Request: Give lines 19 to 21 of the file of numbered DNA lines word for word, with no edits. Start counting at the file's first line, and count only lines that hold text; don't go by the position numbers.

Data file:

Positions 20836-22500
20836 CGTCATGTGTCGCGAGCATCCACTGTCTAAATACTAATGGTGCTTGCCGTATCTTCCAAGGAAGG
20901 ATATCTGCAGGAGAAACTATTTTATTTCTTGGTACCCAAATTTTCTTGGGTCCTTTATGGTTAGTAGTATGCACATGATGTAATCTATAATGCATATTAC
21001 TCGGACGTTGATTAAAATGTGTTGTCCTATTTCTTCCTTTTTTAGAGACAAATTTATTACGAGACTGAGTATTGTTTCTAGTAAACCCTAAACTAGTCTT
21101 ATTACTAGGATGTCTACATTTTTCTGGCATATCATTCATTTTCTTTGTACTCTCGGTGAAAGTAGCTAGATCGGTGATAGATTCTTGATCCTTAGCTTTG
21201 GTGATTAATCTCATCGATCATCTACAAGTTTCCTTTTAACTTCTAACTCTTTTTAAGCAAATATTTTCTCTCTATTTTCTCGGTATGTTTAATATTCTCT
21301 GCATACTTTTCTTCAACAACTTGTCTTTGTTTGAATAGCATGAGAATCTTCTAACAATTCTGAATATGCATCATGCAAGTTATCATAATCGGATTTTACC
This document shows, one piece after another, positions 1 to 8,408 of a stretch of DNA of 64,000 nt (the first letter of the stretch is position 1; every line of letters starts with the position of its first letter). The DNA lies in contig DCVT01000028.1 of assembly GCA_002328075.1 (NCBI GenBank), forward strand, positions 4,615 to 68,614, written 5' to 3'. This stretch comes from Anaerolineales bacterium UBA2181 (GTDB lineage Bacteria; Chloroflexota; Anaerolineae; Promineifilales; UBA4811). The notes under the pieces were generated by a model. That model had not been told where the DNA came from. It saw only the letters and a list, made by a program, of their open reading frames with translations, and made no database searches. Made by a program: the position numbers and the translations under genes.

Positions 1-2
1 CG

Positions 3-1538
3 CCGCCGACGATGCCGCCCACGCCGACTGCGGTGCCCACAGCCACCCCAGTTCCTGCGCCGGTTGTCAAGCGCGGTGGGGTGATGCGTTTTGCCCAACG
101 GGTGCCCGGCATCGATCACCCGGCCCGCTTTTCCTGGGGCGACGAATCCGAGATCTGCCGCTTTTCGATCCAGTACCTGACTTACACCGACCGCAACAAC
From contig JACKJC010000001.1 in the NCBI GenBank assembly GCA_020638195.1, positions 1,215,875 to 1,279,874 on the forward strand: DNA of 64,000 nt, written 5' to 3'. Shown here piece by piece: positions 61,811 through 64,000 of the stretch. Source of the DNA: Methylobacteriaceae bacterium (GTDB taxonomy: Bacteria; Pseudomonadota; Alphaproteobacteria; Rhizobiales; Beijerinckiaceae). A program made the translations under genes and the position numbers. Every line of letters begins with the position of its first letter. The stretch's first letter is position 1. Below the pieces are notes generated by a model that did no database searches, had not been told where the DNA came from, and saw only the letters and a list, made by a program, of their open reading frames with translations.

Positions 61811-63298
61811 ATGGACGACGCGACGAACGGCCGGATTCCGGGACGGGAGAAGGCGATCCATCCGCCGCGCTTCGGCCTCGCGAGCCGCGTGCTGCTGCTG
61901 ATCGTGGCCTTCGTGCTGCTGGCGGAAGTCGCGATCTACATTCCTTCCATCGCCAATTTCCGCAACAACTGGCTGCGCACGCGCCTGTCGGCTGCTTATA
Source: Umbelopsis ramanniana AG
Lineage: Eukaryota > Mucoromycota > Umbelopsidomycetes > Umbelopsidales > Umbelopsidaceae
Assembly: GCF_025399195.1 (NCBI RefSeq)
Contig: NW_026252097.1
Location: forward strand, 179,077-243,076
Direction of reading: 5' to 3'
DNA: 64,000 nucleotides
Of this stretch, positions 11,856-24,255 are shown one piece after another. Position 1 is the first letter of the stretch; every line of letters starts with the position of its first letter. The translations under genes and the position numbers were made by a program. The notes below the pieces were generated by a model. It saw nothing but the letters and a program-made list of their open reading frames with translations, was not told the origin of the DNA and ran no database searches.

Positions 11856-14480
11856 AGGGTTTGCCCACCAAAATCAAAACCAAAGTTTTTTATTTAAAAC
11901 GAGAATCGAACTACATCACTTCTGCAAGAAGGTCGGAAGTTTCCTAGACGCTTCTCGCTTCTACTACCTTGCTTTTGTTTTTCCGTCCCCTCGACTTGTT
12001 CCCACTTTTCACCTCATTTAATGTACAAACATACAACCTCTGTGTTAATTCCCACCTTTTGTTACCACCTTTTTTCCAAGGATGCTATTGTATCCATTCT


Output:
Lineage: Eukaryota > Mucoromycota > Umbelopsidomycetes > Umbelopsidales > Umbelopsidaceae
Assembly: GCF_025399195.1 (NCBI RefSeq)
Contig: NW_026252097.1